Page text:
The Blues had more of a go after the break, but Siriki Dembele and Ivan Toney were shining for Posh, with the former’s neat finish ending the resistance.

Kenny Jackett made three changes from the side that eased past Rochdale on home soil in the last League One outing.

The most notable inclusion was Jack Whatmough, who replaced the suspended Christian Burgess at the heart of defence.

It was the 23-year-old academy graduate’s first league appearance since featuring against Doncaster 13 months earlier.

There were also returns for Steve Seddon and Ben Close, as Lee Brown and Andy Cannon dropped to the bench.

Former Blues full-back Nathan Thompson was part of a three-man Posh defence, while Butler played on the left of midfield.

There was no pre-match handshake as a precautionary measure because of concerns over the Coronavirus.

A minute’s applause was held, though, in memory of Peterborough groundsman Will Whitney and scout Stuart Gray, who both passed away recently.

It was Butler who was first to threaten and after his free-kick had thudded against the wall, the follow-up attempt flew narrowly over.

Cameron McGeehan’s shot at the other end was comfortably deal with by Christy Pym, as the game opened in scrappy fashion.

There were plenty of half-chances, but nothing to seriously threaten either keeper in the early stages.

Joe Ward flashed a cross-shot dangerously across the face of goal, while Tom Naylor’s header rolled straight at Pym.

Both sides then went close to breaking the deadlock in the space of a few minutes, with the hosts first up.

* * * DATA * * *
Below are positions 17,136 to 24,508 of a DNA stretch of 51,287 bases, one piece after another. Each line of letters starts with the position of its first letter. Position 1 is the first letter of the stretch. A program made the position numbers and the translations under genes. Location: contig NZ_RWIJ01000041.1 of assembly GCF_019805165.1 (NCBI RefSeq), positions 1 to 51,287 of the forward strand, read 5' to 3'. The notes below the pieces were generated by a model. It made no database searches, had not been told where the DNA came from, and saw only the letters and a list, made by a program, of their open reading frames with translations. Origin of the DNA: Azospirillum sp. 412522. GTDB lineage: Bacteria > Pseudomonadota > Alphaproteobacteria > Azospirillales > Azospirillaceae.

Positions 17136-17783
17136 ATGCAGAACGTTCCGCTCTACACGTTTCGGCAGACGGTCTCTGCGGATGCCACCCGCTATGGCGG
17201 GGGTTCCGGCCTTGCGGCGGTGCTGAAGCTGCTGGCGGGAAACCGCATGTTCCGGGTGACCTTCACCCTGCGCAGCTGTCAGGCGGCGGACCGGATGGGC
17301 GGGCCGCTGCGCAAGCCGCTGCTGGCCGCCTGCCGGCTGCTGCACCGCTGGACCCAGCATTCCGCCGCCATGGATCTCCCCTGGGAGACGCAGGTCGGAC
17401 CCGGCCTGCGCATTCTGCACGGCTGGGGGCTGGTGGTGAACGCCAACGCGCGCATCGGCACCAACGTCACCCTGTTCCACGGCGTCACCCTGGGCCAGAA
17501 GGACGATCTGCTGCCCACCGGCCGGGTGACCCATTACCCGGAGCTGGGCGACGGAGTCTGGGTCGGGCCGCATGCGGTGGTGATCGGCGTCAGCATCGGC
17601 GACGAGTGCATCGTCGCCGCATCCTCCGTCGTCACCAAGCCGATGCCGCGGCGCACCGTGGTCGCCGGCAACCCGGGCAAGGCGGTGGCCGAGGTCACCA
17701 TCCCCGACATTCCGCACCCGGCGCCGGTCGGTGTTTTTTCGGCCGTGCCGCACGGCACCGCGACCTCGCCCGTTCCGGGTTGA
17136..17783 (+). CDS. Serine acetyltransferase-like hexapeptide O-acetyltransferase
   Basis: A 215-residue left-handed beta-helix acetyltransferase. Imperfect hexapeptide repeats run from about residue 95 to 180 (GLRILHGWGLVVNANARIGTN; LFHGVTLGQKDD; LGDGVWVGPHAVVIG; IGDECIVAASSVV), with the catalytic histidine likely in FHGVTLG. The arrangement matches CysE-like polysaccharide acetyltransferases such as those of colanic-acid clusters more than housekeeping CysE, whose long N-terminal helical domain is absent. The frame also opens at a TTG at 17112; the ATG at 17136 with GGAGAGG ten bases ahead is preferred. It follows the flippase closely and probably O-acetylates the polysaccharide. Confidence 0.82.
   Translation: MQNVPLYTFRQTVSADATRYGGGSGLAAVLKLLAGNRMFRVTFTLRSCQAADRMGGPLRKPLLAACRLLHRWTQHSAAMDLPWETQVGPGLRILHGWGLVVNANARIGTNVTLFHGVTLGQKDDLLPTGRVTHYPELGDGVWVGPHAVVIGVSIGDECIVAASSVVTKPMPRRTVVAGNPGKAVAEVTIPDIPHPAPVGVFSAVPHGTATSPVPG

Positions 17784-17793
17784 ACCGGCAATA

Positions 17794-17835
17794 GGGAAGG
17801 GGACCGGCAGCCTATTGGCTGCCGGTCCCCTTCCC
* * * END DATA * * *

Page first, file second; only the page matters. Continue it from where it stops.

Toney sent Sam Szmodics racing through on goal, but Bass got down well to deny the January loan arrival.

John Marquis then used his strength to get past Mark Beevers and hit a fierce angled effort that Pym had to push behind.

It was Pompey’s best period of the first half and McGeehan shot wide, only for Peterborough to then take the lead on 32 minutes.

Dembele managed to get past Whatmough and put the ball into the centre, where there was a scramble before Butler lashed it home.

And it almost got even worse for the visitors, with Bass making a superb save to deny Toney from point-blank range.

Peterborough ended the first half firmly on the front foot and had another opportunity to extend their advantage in stoppage-time.

They broke quickly up the pitch from a Blues free-kick and Bass did just about enough to put off the marauding Dembele.


Half Time

Peterborough United 1

Portsmouth 0


Whatmough had, unsurprisingly, looked a bit rusty before the break and was replaced by Ross McCrorie, with James Bolton moving into the centre.

The hosts made a defensive change of their own, with Thompson withdrawn for Niall Mason, who was soon involved in the action.

Ronan Curtis went down under his challenge and appealed for a penalty, but his cries were ignored by referee Ollie Yates.

Toney was awarded a free-kick for a foul on him by Close, with the striker’s free-kick flying through the wall and having to be beaten away by the impressive Bass.